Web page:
Jim has the last of the 2009 vintage wine bottled. He finished the job this weekend, and it occurred to me that as Jim was bottling the last of the 2009 vintage, the 2010 vintage is growing on the vines. They are looking pretty good right now.
Despite the heavy rains earlier, we seem to have a pretty good handle on any fungus problems, and the grape flea beetles have virtually disappeared, thanks to a combination of promoting beneficial insects and bird insectivores and the trapping system. In spite of that, eternal vigilance is necessary, and as soon as I am finished with this post I will be out in the vineyard looking for fungal spots on leaves and removing any infected leaves.
So, with any luck at all, in late July the grapes will look like this:
Way before they start looking like this we put the bird net over them, as the birds do not particularly care whether the grapes are fully ripe before they start eating them. For winemaking purposes, the grapes need to be a LOT more ripe than a bird deems necessary for palatability.
Shortly after they start getting ripe, Jim starts testing the juice for acidity and sugar content. This is the acid test:
The sugar content is ascertained by using a very sweet little tool called a hand-held refractometer. Once the grapes are deemed ripe enough, we go out into the vineyard and pick them.
The reason we wear gloves for this task is that by the time the grapes are full of enough sugar to make wine the bees and wasps are very excited about this sugar source.
They are so sated with juice that they don’t really care that we are picking the grapes, but even though they are very mellow fellows they do not appreciate being squeezed. To minimize any accidents, we wear gloves.
Once the grapes are safely picked they go into the stemmer/crusher and get made into must.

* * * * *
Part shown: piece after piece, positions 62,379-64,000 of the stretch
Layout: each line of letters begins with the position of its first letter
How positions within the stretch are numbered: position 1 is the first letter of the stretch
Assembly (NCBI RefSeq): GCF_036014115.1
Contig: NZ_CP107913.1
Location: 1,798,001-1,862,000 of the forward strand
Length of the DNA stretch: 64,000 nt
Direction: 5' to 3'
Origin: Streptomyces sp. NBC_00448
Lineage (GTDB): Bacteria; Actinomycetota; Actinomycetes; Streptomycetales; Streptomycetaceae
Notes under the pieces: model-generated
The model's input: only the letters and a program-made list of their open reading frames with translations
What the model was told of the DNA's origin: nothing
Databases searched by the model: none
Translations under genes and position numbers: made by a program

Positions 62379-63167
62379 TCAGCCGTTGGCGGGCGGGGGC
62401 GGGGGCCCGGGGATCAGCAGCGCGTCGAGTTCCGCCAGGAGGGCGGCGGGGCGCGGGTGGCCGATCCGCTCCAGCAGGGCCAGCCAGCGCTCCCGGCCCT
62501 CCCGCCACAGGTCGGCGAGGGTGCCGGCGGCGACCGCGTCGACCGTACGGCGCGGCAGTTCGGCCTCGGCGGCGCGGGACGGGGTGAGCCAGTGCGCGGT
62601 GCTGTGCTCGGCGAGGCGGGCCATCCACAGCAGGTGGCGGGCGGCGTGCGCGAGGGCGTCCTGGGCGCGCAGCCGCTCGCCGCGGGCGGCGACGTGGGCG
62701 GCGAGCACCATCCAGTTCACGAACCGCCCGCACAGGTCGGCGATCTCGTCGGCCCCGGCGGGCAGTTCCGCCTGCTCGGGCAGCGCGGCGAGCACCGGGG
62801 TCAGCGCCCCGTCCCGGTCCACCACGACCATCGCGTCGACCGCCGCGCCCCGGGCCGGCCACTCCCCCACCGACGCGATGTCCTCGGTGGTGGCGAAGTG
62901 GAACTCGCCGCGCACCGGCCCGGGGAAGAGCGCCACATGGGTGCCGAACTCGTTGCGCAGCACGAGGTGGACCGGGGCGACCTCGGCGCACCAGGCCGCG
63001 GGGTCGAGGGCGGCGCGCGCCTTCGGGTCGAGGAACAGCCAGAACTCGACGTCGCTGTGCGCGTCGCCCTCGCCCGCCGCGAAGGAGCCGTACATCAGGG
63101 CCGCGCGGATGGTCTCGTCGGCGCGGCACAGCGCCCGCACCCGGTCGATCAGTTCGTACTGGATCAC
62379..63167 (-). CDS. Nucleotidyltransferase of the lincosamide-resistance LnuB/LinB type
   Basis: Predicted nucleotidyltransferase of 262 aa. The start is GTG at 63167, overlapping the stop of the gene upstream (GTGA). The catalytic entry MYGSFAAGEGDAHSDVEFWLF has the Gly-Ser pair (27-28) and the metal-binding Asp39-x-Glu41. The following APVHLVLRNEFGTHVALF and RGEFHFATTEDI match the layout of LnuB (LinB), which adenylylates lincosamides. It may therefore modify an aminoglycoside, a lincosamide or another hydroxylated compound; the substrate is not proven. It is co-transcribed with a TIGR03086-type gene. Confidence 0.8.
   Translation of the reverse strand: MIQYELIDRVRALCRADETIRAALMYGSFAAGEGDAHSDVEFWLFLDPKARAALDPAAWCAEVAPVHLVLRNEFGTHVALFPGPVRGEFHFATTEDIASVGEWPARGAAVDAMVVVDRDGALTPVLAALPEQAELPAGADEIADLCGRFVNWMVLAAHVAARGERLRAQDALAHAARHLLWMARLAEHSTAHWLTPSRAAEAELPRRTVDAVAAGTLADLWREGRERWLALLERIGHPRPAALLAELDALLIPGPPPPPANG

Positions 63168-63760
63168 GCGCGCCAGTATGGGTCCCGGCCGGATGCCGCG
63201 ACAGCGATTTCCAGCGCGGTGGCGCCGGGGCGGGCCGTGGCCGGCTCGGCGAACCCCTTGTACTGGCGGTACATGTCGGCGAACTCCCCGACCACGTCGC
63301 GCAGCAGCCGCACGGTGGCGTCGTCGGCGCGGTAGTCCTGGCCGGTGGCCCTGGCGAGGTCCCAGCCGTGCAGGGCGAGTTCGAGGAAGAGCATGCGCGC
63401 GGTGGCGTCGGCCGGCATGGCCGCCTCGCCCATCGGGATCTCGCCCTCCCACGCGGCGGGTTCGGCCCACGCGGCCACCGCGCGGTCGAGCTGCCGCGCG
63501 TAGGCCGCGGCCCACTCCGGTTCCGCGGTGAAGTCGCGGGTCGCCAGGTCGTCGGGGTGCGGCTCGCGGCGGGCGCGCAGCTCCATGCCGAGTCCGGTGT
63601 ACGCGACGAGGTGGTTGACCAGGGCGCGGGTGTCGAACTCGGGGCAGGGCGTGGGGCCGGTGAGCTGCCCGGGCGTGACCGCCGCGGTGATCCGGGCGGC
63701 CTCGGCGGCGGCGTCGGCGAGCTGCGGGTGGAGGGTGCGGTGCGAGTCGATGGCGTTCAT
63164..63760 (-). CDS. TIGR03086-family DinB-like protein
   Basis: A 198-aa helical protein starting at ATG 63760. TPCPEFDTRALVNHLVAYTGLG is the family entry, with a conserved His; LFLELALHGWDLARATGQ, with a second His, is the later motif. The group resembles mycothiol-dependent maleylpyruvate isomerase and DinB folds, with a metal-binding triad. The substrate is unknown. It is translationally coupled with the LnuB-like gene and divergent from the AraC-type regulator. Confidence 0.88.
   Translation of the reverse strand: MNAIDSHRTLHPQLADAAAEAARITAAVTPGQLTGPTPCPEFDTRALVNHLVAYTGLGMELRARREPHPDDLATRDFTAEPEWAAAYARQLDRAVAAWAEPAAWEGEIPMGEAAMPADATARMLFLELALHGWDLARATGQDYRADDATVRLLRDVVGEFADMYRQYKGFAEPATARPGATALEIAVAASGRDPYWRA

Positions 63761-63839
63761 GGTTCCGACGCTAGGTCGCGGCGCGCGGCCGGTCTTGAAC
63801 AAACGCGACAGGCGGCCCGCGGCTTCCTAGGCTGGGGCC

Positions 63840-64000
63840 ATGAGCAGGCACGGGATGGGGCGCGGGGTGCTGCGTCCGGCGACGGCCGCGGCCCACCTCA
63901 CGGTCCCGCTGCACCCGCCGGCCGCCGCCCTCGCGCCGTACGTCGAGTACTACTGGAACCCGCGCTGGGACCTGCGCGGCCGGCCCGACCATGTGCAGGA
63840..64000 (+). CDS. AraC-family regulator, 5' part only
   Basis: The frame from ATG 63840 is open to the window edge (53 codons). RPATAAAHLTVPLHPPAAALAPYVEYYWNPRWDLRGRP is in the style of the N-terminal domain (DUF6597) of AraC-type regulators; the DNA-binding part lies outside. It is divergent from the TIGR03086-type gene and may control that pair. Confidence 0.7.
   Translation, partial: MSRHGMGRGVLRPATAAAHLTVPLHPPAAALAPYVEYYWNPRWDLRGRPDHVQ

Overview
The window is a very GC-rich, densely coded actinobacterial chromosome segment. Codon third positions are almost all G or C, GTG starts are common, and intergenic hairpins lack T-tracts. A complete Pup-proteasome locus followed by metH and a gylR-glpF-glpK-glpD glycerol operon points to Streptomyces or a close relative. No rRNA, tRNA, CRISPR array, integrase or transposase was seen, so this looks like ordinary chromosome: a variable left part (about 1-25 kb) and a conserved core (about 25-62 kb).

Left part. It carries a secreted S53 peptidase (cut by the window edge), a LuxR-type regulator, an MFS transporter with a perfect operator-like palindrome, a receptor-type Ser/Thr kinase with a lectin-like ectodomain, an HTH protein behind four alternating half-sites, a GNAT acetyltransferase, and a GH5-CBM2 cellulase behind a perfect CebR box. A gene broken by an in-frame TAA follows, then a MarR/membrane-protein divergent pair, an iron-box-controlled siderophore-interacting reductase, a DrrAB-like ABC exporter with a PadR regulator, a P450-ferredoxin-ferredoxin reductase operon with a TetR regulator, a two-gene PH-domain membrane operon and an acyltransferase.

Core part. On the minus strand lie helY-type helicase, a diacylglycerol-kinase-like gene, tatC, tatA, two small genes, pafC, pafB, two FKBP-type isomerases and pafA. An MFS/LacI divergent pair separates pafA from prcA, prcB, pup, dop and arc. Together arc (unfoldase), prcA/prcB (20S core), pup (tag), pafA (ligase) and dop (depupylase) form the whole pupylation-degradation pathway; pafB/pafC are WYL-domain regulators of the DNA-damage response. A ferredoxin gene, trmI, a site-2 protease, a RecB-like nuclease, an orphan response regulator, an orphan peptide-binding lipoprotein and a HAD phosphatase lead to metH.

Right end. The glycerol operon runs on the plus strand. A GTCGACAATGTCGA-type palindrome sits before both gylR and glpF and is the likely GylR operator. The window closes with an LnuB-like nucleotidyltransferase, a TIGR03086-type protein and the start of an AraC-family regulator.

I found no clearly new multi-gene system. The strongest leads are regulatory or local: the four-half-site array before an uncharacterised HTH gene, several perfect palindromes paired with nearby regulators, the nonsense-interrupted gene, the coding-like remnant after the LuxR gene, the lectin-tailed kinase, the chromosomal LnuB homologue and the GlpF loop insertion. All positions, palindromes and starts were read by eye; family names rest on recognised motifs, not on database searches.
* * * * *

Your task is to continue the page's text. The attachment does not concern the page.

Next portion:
From there, they go into the primary fermenter, where they proceed to make the magical change from juice to wine.
That process occurs in the dining room of this establishment, and while it is going on it definitely smells like a brewery in here. The rich thick smell of fermenting yeast permeates the house. During the first couple of days of fermentation, the busy clicking of fermentation locks makes a quiet little conversational background to every activity.
After the fermentation process is complete, the wine is pressed.
That big bottle the wine is running into is a 5 gallon carboy. When they are full, we add toasted oak slats to them, and fermentation locks. They rest for several weeks in the root cellar. Sometime during this aging process, the fines settle out into the bottom of the carboys, and then they are racked into a clean carboy to rest and age some more.
After several months, the wine is ready to bottle.
First, the wine bottles have to be cleaned and sanitized. From previous experience we have learned that this is SO much easier to do if you have meticulously cleaned the bottles before you store them. They get retrieved from the wine cellar, rinsed (and scrubbed if need be), and then sanitizer is squirted up inside.
This is the corking system we use.
After a suitable period of aging in the wine/root cellar, the final product is ready to drink. (Sometimes the aging period is all of one week. . . Of course, if you can wait longer the wine improves.)
That is a glass of 2009 Marechal foch. What a color it has! It also has a beautiful spicy nose, fruity vanilla taste and a long delicate finish.
Making our own wine is a lot of work, but we surely enjoy the end result. Not the least of my enjoyment is the knowledge that my wine does not include any pesticide, herbicide or fungicide residues.